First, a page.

A better library experience in an academic institution would hopefully be part of a more holistic and superior experience designed to provide students with an overall learning experience. That experience would be memorable, different and would encourage students, if asked, to indicate they had received a superior educational experience. But if the experts at Bain and Company are right “80% of organizations believe they deliver a superior customer experience but only 8% of their customers agree.” Not good.
So we all need to do a better job of creating an environment in which our community members – many more than just 8% – believed they had a great experience at our institutions. According to Robert Sevier, writing in University Business, great experiences don’t just happen. There has to be intent. A superior customer experience has to be designed or managed as Sevier likes to put it. In his article “Managing the Experience” Sevier shares ideas on how organizations can move from just letting experiences happen to actively designing them.
Right at the start Sevier makes an important point that we’ve also made here at DBL: user experience is not the same thing as customer service. He says “experience management is much more strategic and begins with the big question: Are we offering the right experience?” But it’s more complex than that because the student college experience includes “the academic experience, the campus life experience, the resident life experience, the athletic experience, and myriad others.” That list would also include the library experience. In fact, in research conducted by Sevier’s firm they discovered 13 sub-elements of the academic experience. The library is on that list.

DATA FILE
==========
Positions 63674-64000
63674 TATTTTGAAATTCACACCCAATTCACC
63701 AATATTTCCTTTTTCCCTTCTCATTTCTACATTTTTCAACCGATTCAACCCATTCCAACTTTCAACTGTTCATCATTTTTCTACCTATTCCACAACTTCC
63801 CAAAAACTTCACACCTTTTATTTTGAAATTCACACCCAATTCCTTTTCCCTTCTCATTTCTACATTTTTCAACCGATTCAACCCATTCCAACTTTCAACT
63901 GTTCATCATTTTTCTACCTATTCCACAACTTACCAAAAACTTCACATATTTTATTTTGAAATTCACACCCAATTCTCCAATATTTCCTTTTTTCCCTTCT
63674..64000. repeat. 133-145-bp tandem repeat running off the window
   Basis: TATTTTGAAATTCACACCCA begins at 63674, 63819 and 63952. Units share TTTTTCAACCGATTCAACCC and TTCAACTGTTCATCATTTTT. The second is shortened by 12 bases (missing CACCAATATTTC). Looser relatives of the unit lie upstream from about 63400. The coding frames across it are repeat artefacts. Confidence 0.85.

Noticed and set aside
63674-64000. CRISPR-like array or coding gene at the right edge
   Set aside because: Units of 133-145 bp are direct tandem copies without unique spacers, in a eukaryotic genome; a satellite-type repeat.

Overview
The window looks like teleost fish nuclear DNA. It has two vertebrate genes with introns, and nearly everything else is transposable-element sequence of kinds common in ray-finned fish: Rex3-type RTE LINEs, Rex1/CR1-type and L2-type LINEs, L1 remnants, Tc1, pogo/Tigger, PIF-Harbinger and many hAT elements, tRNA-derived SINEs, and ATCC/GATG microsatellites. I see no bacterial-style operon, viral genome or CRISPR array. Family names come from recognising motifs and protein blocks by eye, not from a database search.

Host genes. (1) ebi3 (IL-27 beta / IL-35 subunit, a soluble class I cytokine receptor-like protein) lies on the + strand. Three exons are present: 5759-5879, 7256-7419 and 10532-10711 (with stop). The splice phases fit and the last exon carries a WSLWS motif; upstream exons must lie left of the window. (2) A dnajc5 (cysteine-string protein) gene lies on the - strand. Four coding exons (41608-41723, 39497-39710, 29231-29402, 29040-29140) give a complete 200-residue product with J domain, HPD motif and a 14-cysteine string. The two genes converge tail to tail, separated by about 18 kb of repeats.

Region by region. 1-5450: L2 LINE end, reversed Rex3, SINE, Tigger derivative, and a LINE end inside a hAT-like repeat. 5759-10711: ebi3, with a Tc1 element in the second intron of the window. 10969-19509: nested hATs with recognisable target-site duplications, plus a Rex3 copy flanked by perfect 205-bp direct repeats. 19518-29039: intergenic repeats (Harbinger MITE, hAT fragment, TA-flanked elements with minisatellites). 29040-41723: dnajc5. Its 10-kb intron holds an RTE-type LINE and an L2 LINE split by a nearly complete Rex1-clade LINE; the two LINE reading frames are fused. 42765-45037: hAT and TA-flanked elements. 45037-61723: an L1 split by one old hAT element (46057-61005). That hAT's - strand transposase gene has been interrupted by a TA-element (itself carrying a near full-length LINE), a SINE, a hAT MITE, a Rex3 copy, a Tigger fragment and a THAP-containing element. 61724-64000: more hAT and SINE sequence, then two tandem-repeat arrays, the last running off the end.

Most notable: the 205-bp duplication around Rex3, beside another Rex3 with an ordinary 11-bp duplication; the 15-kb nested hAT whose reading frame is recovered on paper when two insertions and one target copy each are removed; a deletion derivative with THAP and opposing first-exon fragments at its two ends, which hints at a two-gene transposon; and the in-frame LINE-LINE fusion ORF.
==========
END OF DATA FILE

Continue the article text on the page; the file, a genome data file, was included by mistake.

You could also think of the library experience in the same way. It is made up of sub-elements: circulation; reference; study space; media services; and more. Each sub-element is a touchpoint in the total user experience, and according to Sevier improving the touchpoints most essential to the community can dramatically enhance the overall experience. As you might expect with a design process, identifying what the “right” experience is depends on understanding the community member. Sevier recommends focus groups and individual interviews. Once the touchpoints are identified Sevier offers tips for how to create the right experience.
* Pay special attention to the boundaries between touchpoints; that is where the “broken” stuff happens when no one knows who is responsible. A student gets confused going from the reference desk to the book stacks. Who helps, the desk or stack attendents? We should know if advance how to fix that.
* Best practices are there to borrow from, but from time to time remember to invent.
* Remember that if it cannot be measured, it cannot be managed. What are the metrics for determining the quality of the experience?
* Assign responsibility and authority for each touchpoint to a single person.
Sevier makes a good point though. It’s important to have the right experience well defined and to know all the touchpoints involved. He also points to the importance of engaging, equipping and empowering the people who provide the experience. It’s critical for organizations to acknowledge or reward the individuals who make the experience happen. Put it all together and you’ve taken a step away from letting an experience (probably a bad one) just happen and moved towards designing the right experience for your library and academic institution.